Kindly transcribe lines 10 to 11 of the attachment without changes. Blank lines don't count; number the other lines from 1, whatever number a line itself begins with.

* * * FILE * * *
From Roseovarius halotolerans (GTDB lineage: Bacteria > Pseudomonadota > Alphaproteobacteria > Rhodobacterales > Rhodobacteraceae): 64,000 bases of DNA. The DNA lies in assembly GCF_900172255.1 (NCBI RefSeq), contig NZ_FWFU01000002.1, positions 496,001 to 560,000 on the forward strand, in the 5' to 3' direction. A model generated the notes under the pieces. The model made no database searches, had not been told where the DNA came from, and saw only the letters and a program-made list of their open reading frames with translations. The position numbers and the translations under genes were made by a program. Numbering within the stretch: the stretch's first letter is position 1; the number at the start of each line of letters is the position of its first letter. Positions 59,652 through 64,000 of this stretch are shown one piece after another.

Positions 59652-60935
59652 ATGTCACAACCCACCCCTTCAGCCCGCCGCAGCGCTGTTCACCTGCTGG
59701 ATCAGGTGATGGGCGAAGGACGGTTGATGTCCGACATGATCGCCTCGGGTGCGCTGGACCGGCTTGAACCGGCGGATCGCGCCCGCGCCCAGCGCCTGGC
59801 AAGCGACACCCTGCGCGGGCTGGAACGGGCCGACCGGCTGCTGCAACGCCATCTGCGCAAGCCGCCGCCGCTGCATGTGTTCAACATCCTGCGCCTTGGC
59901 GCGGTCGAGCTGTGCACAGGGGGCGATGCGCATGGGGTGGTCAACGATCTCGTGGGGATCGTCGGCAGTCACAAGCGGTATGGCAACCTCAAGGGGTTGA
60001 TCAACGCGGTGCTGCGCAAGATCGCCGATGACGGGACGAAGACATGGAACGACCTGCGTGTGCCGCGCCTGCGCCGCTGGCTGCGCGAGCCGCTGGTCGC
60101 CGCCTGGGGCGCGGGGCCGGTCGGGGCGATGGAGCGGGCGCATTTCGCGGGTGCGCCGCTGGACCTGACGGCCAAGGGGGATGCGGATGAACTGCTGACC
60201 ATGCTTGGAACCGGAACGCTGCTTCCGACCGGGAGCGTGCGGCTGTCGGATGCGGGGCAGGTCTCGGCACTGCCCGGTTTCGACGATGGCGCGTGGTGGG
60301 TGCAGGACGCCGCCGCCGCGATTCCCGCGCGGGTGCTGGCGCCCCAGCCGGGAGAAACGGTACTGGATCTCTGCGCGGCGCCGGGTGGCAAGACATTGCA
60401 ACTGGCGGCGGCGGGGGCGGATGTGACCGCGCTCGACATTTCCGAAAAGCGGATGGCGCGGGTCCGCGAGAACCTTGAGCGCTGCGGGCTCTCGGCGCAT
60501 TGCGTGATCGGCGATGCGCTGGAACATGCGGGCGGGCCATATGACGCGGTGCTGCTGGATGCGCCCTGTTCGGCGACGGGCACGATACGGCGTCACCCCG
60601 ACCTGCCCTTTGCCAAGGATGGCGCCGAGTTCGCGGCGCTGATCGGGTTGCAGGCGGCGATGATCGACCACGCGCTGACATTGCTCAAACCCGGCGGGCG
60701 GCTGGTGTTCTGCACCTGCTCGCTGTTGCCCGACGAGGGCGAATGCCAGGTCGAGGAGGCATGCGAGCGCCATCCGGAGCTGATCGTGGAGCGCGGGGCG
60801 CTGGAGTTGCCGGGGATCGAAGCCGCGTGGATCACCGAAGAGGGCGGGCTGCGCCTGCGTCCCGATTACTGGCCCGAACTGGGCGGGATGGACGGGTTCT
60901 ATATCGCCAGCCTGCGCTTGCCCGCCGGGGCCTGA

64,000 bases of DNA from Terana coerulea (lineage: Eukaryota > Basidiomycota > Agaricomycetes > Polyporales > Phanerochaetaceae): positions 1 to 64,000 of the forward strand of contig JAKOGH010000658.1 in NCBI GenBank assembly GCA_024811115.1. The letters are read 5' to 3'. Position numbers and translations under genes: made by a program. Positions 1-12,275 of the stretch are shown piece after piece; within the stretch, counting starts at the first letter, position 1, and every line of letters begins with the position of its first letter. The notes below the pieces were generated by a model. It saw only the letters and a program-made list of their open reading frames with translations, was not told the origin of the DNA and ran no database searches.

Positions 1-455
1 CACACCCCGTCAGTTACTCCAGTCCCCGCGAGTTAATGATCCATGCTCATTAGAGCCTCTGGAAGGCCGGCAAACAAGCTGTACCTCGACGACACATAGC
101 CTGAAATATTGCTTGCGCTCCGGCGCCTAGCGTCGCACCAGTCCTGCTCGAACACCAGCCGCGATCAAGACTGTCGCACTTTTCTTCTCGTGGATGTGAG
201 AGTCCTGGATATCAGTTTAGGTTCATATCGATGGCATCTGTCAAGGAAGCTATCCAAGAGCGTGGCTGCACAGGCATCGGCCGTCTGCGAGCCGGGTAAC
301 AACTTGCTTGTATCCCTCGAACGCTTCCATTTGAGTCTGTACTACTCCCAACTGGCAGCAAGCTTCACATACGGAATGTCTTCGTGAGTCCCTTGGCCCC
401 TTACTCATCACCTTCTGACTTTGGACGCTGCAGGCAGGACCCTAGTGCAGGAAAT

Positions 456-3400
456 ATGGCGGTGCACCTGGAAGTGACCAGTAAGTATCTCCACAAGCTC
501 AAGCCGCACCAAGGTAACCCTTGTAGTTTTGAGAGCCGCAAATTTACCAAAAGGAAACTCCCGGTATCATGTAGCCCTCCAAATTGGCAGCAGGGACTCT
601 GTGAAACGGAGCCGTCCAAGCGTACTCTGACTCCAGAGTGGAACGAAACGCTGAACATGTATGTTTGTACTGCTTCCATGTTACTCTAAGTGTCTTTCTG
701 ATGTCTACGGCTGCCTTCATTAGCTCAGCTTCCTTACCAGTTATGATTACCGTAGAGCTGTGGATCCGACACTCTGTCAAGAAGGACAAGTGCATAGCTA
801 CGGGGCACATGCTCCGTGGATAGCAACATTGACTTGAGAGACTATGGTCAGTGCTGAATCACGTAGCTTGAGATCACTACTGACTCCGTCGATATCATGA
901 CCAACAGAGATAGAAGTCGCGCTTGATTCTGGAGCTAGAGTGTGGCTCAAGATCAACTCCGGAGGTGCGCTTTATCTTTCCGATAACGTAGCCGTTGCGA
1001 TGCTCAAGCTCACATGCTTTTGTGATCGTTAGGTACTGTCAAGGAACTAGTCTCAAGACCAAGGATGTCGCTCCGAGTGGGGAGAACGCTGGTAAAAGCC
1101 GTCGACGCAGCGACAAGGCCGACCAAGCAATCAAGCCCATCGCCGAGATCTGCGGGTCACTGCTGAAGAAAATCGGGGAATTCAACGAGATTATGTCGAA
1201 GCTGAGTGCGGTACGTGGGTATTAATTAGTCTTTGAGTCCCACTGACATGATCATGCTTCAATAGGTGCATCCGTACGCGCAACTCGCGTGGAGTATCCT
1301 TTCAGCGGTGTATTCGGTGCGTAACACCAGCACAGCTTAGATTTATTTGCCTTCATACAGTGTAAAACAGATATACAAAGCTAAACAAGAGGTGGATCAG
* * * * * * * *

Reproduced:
60301 TGCAGGACGCCGCCGCCGCGATTCCCGCGCGGGTGCTGGCGCCCCAGCCGGGAGAAACGGTACTGGATCTCTGCGCGGCGCCGGGTGGCAAGACATTGCA
60401 ACTGGCGGCGGCGGGGGCGGATGTGACCGCGCTCGACATTTCCGAAAAGCGGATGGCGCGGGTCCGCGAGAACCTTGAGCGCTGCGGGCTCTCGGCGCAT